KEY POINTS

  • Secretary of State Mike Pompeo announced that there is a total of 17 new sanctions being placed against the Syrian government. 
  • Syria’s Foreign Minister and Deputy Prime Minister Walid Al-Moualem compared the sanctions to the death of George Floyd.
  • Blacklisting Khodr Taher Bin Ali, a Syrian businessman, and several of his firms should help disrupt the funding flow that helps keep Syrian President Bashar Assad in power.

The Trump administration on Wednesday announced over a dozen new sanctions on government officials, military personnel, and business leaders tied to Syrian President Bashar Assad. The new sanctions come after Syria’s foreign minister responded over the weekend to the Caesar Syria Civilian Protection Act of 2019, which was passed in December, by drawing comparisons to the death of George Floyd, saying the sanctions “suffocated” Syria.

Secretary of State Mike Pompeo said that U.S. sanctions against the Syrian government will not end until Assad resolves the nine-year civil war. Assad and his military have used chemical weapons and other inhumane war tactics in an attempt to regain control. 

“Thus far, Assad’s foreign enablers have only emboldened his regime’s cronies and deepened their involvement in the exploitative financial and military apparatus that underpins the regime’s survival,” Pompeo said in a statement. “There is a clear path forward.  The Syrian people have suffered enough.”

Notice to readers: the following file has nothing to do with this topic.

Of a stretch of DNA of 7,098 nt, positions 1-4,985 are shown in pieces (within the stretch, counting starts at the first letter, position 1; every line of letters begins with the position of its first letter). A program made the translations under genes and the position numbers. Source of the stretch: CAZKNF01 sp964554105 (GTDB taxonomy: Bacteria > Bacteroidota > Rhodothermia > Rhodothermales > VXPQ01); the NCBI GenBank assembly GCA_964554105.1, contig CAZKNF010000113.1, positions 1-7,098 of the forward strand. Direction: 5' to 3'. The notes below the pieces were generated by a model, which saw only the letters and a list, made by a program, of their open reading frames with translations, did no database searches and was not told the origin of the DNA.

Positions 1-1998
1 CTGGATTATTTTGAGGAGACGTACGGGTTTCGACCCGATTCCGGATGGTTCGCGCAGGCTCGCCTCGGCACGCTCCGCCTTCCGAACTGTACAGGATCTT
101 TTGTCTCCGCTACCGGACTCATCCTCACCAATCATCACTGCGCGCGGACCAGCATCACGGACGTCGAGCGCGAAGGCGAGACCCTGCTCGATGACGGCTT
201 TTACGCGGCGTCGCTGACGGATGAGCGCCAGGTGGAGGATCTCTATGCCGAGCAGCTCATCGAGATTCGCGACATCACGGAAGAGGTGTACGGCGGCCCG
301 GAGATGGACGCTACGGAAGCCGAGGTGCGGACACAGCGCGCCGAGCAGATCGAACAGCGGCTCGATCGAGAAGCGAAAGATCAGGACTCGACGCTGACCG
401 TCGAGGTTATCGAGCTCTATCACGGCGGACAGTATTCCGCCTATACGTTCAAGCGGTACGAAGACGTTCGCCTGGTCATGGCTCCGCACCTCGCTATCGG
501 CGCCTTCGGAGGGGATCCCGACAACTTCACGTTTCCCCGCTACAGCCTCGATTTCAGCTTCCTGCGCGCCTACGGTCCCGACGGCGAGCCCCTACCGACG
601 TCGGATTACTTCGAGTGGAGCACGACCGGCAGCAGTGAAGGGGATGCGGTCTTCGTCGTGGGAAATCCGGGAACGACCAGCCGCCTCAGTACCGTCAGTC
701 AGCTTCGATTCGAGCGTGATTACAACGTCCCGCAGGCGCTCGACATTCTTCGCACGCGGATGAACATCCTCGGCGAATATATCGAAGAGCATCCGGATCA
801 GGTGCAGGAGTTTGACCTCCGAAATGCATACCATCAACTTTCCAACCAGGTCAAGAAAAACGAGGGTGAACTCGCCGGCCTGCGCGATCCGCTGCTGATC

Head of the Syrian General Intelligence Directorate, Husam Muhammad Louka, was added to the sanctions blacklist on Wednesday. Khodr Taher Bin Ali, a Syrian businessman, and 13 of his firms were also placed under heavy sanctions. 

The U.S. Treasury and State Department said the action was designed to hold individuals accountable for helping a government accused by Western officials and human-rights groups of committing war crimes throughout its long-running civil war, including the use of chemical weapons.

Blacklisting Bin Ali and several of his companies should help disrupt the funding flow that helps keep Assad and his family in power.

Pompeo announced that there is a total of 17 new sanctions being placed against the Syrian government. 

“Today, the United States is announcing 17 Syria sanctions designations as part of the Administration’s continuing campaign to achieve the goals of the Caesar Syria Civilian Protection Act of 2019 and hold Assad and his enablers accountable for their crimes, including the killings at Armanaz and in countless other Syrian communities,” Pompeo said in a statement.

Syria’s Foreign Minister and Deputy Prime Minister Walid Al-Moualem gave a video address to the U.N. General Assembly on Saturday and compared the new sanctions to the death of  Floyd, a Black American who died in May while handcuffed and after a police officer knelt on his neck. Floyd's death led to nationwide protests.

“The real purpose of the Act is to put pressure on Syrians, their livelihoods, and their daily lives. It is an inhumane attempt to suffocate Syrians, just like George Floyd and others were cruelly suffocated in the United States,” Al-Moualem said.

Al-Moualem also referenced how the sanctions are similar to how "Israel suffocates Palestinians on a daily basis.”